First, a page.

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Lent: What’s your strategy?

Starting on Ash Wednesday and continuing for six weeks until Holy Saturday, many Christians take part in Lent. In ancient times, Lent was predominantly a time for fasting and prayer but today in our modern-day world, whether you’re religious or not, it has become a time for challenging yourself and abstaining from something that is generally detrimental to your wellbeing.

The struggle is real

Every year Twitter releases a list of the top 100 things that people have tweeted about giving up for Lent. Looking at 2015’s list, although a large amount of these were tongue-in-cheek responses (“Caring”, “School” and “New Year’s Resolutions”, for example), it’s remarkable how many were related to our technologically driven lifestyles. Not only did Netflix, Selfies and Facebook make an appearance, but Twitter also ranked third on its own list! These truly are first world problems…

However, one category appeared on the list more than any other. Yes, you’ve guessed it; exactly half of the entries on the Lent list were, unsurprisingly, food-oriented. Whether it’s alcohol, junk or a specific restaurant chain, it seems that on the whole, we’ve accepted that we have an issue with food, and we’re looking for help to sort it out.

Might as well face it…

…We’re addicted to food. So what causes some foods to be so good that we need an incentive like Lent to give them up? Of course the simple answer is that they taste really, really good, but there’s science behind it too. Let’s first look at chocolate, arguably the most popular choice for sacrifice before Easter. For a start, we are surrounded by it all year round. As soon as the Christmas chocolates are moved into the reduced sections of the supermarkets, the space it took up on the shelf is replaced with Valentine’s treats, and once they’re gone, it’ll be Easter eggs. Chocolate is considered to be an aphrodisiac, which some put down to the sensation of actually consuming it, but it also contains chemicals such as theobromine, which effects the body in a similar way to caffeine, and phenyethylamine, scientifically proven to be a mood-booster. Cheese is another food that many of us find hard not to give in to. That’s due to the presence of casomorphins, which sounds a bit like the word morphine because, technically, it is! These protein fragments contain opiates that give off a calming, drug-like effect and are also found in milk. They may be the reason that breast-feeding creates such a strong bond between mothers and their children. Studies have also shown that the combination of fat, salt and sugar in most kinds of junk food triggers what is known colloquially as a “bliss point” and makes us prone to wanting more.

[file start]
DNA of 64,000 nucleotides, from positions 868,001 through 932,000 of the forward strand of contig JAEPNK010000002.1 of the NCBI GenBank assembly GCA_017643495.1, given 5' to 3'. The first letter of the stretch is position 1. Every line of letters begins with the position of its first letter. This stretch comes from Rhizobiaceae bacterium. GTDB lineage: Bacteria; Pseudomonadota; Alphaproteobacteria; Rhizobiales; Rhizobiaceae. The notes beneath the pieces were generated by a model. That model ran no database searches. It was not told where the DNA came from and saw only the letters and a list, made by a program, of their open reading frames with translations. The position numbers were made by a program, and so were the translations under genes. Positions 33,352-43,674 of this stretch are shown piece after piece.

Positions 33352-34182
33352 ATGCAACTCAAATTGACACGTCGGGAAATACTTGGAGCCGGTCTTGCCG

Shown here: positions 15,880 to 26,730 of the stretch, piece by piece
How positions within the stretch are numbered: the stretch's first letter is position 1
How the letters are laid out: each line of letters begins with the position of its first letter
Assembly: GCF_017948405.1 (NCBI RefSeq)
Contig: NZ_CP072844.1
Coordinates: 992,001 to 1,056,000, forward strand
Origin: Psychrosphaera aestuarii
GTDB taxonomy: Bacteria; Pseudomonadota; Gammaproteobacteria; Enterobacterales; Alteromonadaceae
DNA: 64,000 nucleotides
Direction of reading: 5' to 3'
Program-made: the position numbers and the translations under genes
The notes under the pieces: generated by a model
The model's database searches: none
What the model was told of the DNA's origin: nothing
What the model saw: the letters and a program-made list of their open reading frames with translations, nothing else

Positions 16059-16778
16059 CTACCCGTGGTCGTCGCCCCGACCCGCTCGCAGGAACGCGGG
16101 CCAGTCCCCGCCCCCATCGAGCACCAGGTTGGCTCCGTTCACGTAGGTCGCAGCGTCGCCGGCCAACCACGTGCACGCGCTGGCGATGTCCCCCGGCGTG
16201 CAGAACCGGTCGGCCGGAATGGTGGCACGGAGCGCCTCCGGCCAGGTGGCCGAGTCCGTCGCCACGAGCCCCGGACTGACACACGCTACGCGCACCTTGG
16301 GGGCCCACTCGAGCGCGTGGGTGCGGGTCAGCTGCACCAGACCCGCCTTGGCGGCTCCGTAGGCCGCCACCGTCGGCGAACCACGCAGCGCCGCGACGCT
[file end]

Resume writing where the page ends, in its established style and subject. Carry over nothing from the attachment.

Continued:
Building up willpower

It’s the same whether you’re talking about alcohol or food; a break from something will lessen your dependence on it, and make it’s effects on your body stronger in smaller amounts. But often that’s easier said than done. Giving up particular foods can be a kind of psychological game, and much more mind over matter than anything to do with your taste buds. Like your triceps or biceps, your brain is a big muscle that needs to be strengthened. Willpower can be a tricky thing to build, and it not only takes time but also practice to do so. Before heading into Lent, take these pointers into consideration:

1. Don’t deprive yourself

Lent is all about commitment, so taking the attitude of “a bit of what you fancy does you good” doesn’t really apply here. You’ll be giving up something for over a month, so make sure you pick something that you can see through right to the end. Don’t be too drastic when making your decision because realistically, it’s unlikely that you’ll be able to withstand it if it’s a struggle for you. Giving up all sugar may be difficult, but sticking to just fizzy drinks is perfectly doable, and will still have an impact. Although Lent is technically a kind of sacrifice, do consider your emotional wellbeing. If you give up going out at the weekend with friends, as a way of avoiding drinking alcohol, say, how will you feel when sitting alone at home, knowing you’re missing out on potential fun? Choose a resolution that will make you feel better, not worse.

2. Prepare for the potential storm ahead

Forget love – when you’re trying to be healthy, temptation is all around, and you can’t unfortunately guarantee that everyone you meet during the Lent period will be avoiding the same things as you. Make it easy on yourself, and prepare for the difficult situations. If you know a box of chocolates is likely to go around the office, have something on your desk that you can eat instead. If you’re going out with friends for a night and have given up alcohol, decide beforehand what it is you will be drinking – you may even want to tell your friends in advance to avoid endless explanation and possible peer pressure…